2014 Press Releases

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NBAA: Rep. Camp's Tax Proposal Wrongly Portrays Business Aircraft Depreciation

Contact: Dan Hubbard, (202) 783-9360, [email protected]

Washington, DC, Feb. 27, 2014 – National Business Aviation Association (NBAA) President and CEO Ed Bolen today said a congressman’s draft tax-overhaul plan unfairly mischaracterizes and singles out tax depreciation on the purchase of general aviation (GA) aircraft used by businesses, farms, healthcare providers, flight schools, emergency responders and others to connect communities and grow businesses across the U.S.

“A tax proposal outlined in a Feb. 26 commentary by House Ways and Means Committee Chairman Dave Camp, suggesting that the depreciation schedule for general aviation (GA) aircraft purchases is a ‘special benefit,’ is simply not accurate,” Bolen said in a Letter to the Editor of The Wall Street Journal.

In his letter, Bolen added: “Mischaracterizations like those from Chairman Camp may make for an eye-catching gimmick for Journal readers, but they do little to advance comprehensive tax reform that incentivizes the business capital investments that drive economic growth and the creation of jobs.”

He added: “As economists, members of Congress and the many Americans who rely on the industry for their livelihoods can attest, general aviation is a crucially important driver in our economy, and the depreciation schedule for the purchase of a business aircraft has – just like a host of other business assets – been on the books for decades. Such depreciation schedules apply to everything from computers to cars to aircraft, and the idea behind such policies is to encourage American businesses to continually upgrade the products they use, so they can remain competitive in today’s tough global marketplace. 

“Even the Joint Committee on Taxation (JCT), which Chairman Camp references, has concluded that repealing provisions such as the Modified Accelerated Cost Recovery System – which sets cost-recovery rules for business aircraft and a wide variety of other types of property – would have a long-term negative impact on the economy and capital investment,” Bolen’s letter went on to note.

After sending his letter to the newspaper, Bolen said: “Comments like these from a House leader can harm the people and companies involved in the manufacture and use of an airplane for business — an industry that accounts for 1.2 million jobs and $150 billion in economic activity. Words have consequences, and this is an important industry. That’s why economists, representatives with organized labor, small business champions and others have supported retaining or shortening aircraft-depreciation schedules, in order to promote their purchase, and preserve the jobs that come with it."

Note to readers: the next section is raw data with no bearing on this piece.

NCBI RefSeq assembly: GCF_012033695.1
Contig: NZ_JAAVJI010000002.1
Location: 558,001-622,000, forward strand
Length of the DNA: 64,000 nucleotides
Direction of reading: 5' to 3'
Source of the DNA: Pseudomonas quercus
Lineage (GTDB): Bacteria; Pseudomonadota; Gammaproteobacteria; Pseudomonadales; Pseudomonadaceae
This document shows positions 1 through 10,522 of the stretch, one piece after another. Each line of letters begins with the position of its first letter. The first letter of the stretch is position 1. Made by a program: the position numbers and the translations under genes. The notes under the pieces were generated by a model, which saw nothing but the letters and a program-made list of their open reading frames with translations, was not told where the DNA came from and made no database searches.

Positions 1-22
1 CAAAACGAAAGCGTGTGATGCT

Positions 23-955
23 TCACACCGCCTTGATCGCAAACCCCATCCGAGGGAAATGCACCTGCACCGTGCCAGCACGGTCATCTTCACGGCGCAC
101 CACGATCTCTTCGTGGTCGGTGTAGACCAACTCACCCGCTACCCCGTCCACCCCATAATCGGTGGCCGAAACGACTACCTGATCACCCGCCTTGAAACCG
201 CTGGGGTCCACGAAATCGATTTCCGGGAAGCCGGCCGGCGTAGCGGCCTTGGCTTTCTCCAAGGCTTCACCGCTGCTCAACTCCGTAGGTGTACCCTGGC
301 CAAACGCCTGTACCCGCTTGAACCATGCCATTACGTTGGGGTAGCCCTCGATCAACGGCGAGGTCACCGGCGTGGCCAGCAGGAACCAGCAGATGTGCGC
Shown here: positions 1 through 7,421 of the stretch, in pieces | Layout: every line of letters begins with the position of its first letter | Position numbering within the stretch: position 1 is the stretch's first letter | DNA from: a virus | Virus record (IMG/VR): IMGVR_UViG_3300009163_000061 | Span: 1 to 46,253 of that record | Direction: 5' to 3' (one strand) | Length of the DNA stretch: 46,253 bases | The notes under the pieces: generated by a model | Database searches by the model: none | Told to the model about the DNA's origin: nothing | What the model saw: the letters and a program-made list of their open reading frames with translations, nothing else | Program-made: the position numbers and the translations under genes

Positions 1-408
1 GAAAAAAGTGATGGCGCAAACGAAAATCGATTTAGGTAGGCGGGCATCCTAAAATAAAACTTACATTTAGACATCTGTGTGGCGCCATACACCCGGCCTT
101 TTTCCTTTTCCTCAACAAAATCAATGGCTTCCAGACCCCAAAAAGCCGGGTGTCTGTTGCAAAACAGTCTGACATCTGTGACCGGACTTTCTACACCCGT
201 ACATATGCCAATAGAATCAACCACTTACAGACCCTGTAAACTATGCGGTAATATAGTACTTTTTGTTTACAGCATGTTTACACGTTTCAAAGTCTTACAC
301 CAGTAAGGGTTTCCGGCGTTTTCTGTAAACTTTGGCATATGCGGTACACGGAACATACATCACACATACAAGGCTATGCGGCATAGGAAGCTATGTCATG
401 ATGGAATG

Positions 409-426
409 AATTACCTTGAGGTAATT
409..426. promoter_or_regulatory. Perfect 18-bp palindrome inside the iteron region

Bolen said the business aviation industry welcomes the opportunity to be a part of the tax-reform conversation, and will continue to educate lawmakers on the important role that cost-recovery policies play in the business-investment decisions that impact essential industries like general aviation.

“We agree with Chairman Camp that any discussion of tax reform should focus on strengthening the U.S. economy and ensuring that the code is equitable and supports growth,” he said.
 
Below is Bolen’s letter to The Wall Street Journal, sent to the newspaper via email, in its entirety.

The Wall Street Journal
ATTN: Letters Editors
200 Liberty Street, 11th Floor
New York, NY 10281-1015
February 27, 2014

To the Editors:

A tax proposal outlined in a Feb. 26 commentary by House Ways and Means Committee Chairman Dave Camp (“Dave Camp: How to Fix Our Appalling Tax Code”), suggesting that the depreciation schedule for general aviation (GA) aircraft purchases is a “special benefit,” is simply not accurate.

As economists, many Members of Congress and the Americans who rely on the industry for their livelihoods can attest, general aviation is a crucially important driver in our economy, and the depreciation schedule for the purchase of a business aircraft has – just like a host of other business assets – been on the books for decades.

Such depreciation schedules apply to everything from computers to cars to aircraft, and the idea behind such policies is to encourage American businesses to continually upgrade the products they use, so they can remain competitive in today’s tough global marketplace. 

Even the Joint Committee on Taxation (JCT), which Chairman Camp references, has concluded that repealing provisions such as the Modified Accelerated Cost Recovery System – which sets cost-recovery rules for business aircraft and a wide variety of other types of property – would have a long-term negative impact on the economy and capital investment.

Mischaracterizations like those from Chairman Camp may make for an eye-catching gimmick for Journal readers, but they do little to advance comprehensive tax reform that would incentivize the business capital investments that drive economic growth and the creation of jobs.

Ed Bolen
President and CEO
National Business Aviation Association

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Founded in 1947 and based in Washington, DC, the National Business Aviation Association (NBAA) is the leading organization for companies that rely on general aviation aircraft to help make their businesses more efficient, productive and successful. The Association represents more than 10,000 companies and provides more than 100 products and services to the business aviation community, including the NBAA Business Aviation Convention & Exhibition, the world's largest civil aviation trade show. Learn more about NBAA at www.nbaa.org.

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